Massa wav­ing good­bye to For­mula 1 while But­ton has no plans to re­turn

Malta Independent - - SPORT -

Brazil­ian Felipe Massa is def­i­nitely re­tir­ing af­ter the sea­so­nend­ing Abu Dhabi Grand Prix this week­end and Bri­tish driver Jenson But­ton has no plans to come back.

With more than 550 races be­tween them, the highly pop­u­lar 30-some­things will be missed on the F1 cir­cuit.

The 36-year-old But­ton is mak­ing way for Bel­gian driver Stof­fel Van­doorne, who will part­ner Fer­nando Alonso at McLaren next year.

But­ton re­tains an op­tion to race in 2018 if both par­ties agree, al­though at this stage that seems un­likely.

“I go into this week­end think­ing it’s go­ing to be my last. I don’t want to be rac­ing in For­mula One be­yond this race,” said But­ton, who will be in a con­sul­tancy role with McLaren next year. “This is the way I think about it. But who knows, this could change in six months or one year.”

But­ton won the F1 ti­tle against the odds in 2009 for the Brawn team, and has 15 GP vic­to­ries over­all.

Af­ter his first F1 race at age 20, But­ton is set to start his 305th GP on Sun­day, putting him just one be­hind seven-time F1 cham­pion Michael Schumacher of Ger­many.

“I will def­i­nitely step away from For­mula One happy with what I’ve achieved,” said But­ton, who hopes F1 will be­come more com­pet­i­tive when rule changes aimed at mak­ing cars faster come into play next sea­son.

“The main rea­son to turn on and watch For­mula One is the fight­ing. Ba­si­cally Mercedes are do­ing too good a job and no one else is do­ing a good enough job,” But­ton said. “Hope­fully the rule changes will help teams find a new di­rec­tion.”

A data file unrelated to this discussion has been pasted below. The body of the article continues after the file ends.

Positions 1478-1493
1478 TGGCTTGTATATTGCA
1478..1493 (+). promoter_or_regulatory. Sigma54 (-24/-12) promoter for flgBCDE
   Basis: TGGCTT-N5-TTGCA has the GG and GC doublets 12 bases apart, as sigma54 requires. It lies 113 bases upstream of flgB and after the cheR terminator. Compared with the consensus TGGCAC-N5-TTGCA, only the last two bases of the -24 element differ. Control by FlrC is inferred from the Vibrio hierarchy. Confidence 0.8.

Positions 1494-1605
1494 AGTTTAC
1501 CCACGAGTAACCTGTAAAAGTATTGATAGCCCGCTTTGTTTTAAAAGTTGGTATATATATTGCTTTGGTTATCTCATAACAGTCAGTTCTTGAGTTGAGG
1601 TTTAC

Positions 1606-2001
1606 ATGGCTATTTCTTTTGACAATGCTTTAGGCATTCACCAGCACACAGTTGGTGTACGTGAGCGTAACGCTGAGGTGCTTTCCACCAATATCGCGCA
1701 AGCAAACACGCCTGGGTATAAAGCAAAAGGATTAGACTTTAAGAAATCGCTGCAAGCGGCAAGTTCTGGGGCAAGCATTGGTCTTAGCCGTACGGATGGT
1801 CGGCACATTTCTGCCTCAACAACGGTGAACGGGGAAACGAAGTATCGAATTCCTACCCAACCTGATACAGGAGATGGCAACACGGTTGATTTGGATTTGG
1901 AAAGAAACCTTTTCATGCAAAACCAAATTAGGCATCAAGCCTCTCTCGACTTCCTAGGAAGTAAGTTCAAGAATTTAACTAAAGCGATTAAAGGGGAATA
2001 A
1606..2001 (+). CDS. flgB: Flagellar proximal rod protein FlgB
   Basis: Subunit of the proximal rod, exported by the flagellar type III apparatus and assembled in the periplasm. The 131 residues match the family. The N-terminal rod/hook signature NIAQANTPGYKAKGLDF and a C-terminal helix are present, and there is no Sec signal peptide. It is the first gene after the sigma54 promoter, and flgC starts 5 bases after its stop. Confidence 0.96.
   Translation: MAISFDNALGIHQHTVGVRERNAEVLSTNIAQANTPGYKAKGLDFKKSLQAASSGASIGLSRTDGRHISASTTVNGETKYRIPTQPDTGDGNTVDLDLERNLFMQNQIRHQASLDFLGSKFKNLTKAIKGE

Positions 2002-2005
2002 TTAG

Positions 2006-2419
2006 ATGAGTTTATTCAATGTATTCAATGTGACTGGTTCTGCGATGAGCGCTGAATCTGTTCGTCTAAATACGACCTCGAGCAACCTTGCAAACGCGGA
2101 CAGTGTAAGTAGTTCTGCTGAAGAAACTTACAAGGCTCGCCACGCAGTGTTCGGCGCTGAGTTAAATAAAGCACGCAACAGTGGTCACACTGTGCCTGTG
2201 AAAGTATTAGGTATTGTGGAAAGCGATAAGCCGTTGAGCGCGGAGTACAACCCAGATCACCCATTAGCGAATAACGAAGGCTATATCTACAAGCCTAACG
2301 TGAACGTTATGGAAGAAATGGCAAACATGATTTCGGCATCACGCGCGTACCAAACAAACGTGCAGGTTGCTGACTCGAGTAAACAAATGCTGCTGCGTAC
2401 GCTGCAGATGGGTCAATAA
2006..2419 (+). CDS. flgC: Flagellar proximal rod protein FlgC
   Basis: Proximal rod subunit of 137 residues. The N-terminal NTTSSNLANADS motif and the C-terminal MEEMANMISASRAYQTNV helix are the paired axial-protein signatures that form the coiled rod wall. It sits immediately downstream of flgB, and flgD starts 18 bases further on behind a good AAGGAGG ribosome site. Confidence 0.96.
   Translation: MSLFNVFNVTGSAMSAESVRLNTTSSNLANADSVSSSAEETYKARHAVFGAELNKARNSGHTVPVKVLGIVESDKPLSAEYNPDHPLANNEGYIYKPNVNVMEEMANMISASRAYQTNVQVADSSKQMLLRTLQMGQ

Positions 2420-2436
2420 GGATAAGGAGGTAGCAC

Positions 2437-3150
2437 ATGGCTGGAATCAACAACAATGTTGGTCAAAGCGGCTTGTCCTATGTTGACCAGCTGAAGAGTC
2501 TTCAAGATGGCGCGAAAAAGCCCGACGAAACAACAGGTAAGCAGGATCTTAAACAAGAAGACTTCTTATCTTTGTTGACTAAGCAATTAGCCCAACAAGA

It’s not been a great sea­son for ei­ther driver. Massa is 11th over­all, while But­ton is 15th, and nei­ther of them has fin­ished higher than fifth this year.

Massa, one of the most well­liked driv­ers on the cir­cuit, over­came a se­ri­ous head in­jury sus­tained at the Hun­gar­ian GP in July 2009.

He never won the F1 ti­tle, miss­ing out the year ear­lier in the cru­elest fashion.

Af­ter win­ning the sea­son-end­ing GP in Brazil, he thought the ti­tle was his and his Fer­rari team be­gan cel­e­brat­ing wildly.

But Lewis Hamilton moved up to fifth place right at the end of the race and pipped him to the ti­tle by one point.

Sun­day will be Massa’s 250th start and this time he in­tends to fin­ish the race, af­ter crash­ing out of the Brazil­ian GP two weeks ago.

“I even pre­pared the Brazil­ian flag,” said the 35-year-old Massa, who won his 11 ca­reer races driv­ing for Fer­rari. “I was so dis­ap­pointed to fin­ish like that.”

Still, at least it gave him the chance to walk around the track and soak up the at­mos­phere from his de­voted fans.

“It’s dif­fi­cult to de­scribe. It was such an emo­tional feel­ing,” said Massa, who was 20 when he first raced in F1. “I started to cry and I couldn’t hold it back.”

Then, as he en­tered the pad­dock, he was given an ova­tion.

“When I got back to the pit lane I saw all the teams out (to greet me) and I couldn’t be­lieve it,” Massa said.

It re­minded him that, even though he never took the ti­tle dur­ing his hey­day with Fer­rari, he won wide­spread re­spect and ad­mi­ra­tion.

Wil­liams driver Felipe Massa (left) speaks with McLaren driver Jenson But­ton Photo: AP

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